A colleague of mine has been doing some data centre failover testing for a customer recently and ran into an issue with VMware’s Site Recovery Manager (SRM) 5.8 running on vSphere 5.5 U2. When attempting to perform a recovery, and you’re running Linked Mode, and the protected site is off-line, the recovery may fail. The upshot of this is “The user is unable to perform a recovery at the recovery site, in the event of a DR scenario”. Here’s what it looks like.



The Reason and Resolution

You can read more about the problem in this VMware KB article: Performing a Recovery using the Web Client in VMware vCenter Site Recovery Manager 5.8 reports the error: Failed to connect Site Recovery Manager Server(s). In short, there’s a PowerShell script you can run to make the recovery happen.




I don’t know what to say about this. I’d like to put the boot into whomever at VMware is responsible for this SNAFU, but I’m guessing that they’ve already had a hard time of it. At least, I guess, there’s a workaround, if not a fix. But you’d be a bit upset if this happened for the first time during a real failover. But that’s why we test before we handover. And what is it with everything going pear-shaped when Linked Mode is in use?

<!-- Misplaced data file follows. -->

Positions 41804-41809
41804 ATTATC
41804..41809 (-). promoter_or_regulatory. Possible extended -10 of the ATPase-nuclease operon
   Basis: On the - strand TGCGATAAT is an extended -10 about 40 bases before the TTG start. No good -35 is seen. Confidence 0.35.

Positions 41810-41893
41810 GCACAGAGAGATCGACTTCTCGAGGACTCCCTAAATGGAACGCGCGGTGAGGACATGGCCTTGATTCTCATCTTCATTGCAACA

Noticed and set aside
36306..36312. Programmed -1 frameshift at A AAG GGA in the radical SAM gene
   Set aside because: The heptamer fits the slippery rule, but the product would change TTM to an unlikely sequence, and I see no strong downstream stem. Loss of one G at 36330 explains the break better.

*Update – 29/10/2015*

Marcel van den Berg recently pointed out that updating to SRM 5.8.1 resolves this issue. Further detail can be found here.

OT – Top Virtualisation Blogs – Don’t Vote For Me

Eric Siebert has opened up voting for the 2015 top VMware & virtualization [sic] blogs. I’m listed on the vLaunchpad under storage blogs. Previously, I’ve been keen to get your vote. I even once made it in the top 10 (for storage bloggers). But this time around I think it would be a bit silly to vote for me when there’s all these other great bloggers you can vote for. People like Ray, Nigel and Chin-Fah are really, really, switched on people and you should be giving them some voting love. As are all those virtualisation types. So go and do that. And don’t vote for me. Unless you’re really into CX700 FLARE recovery and QNAP mdadm shenanigans.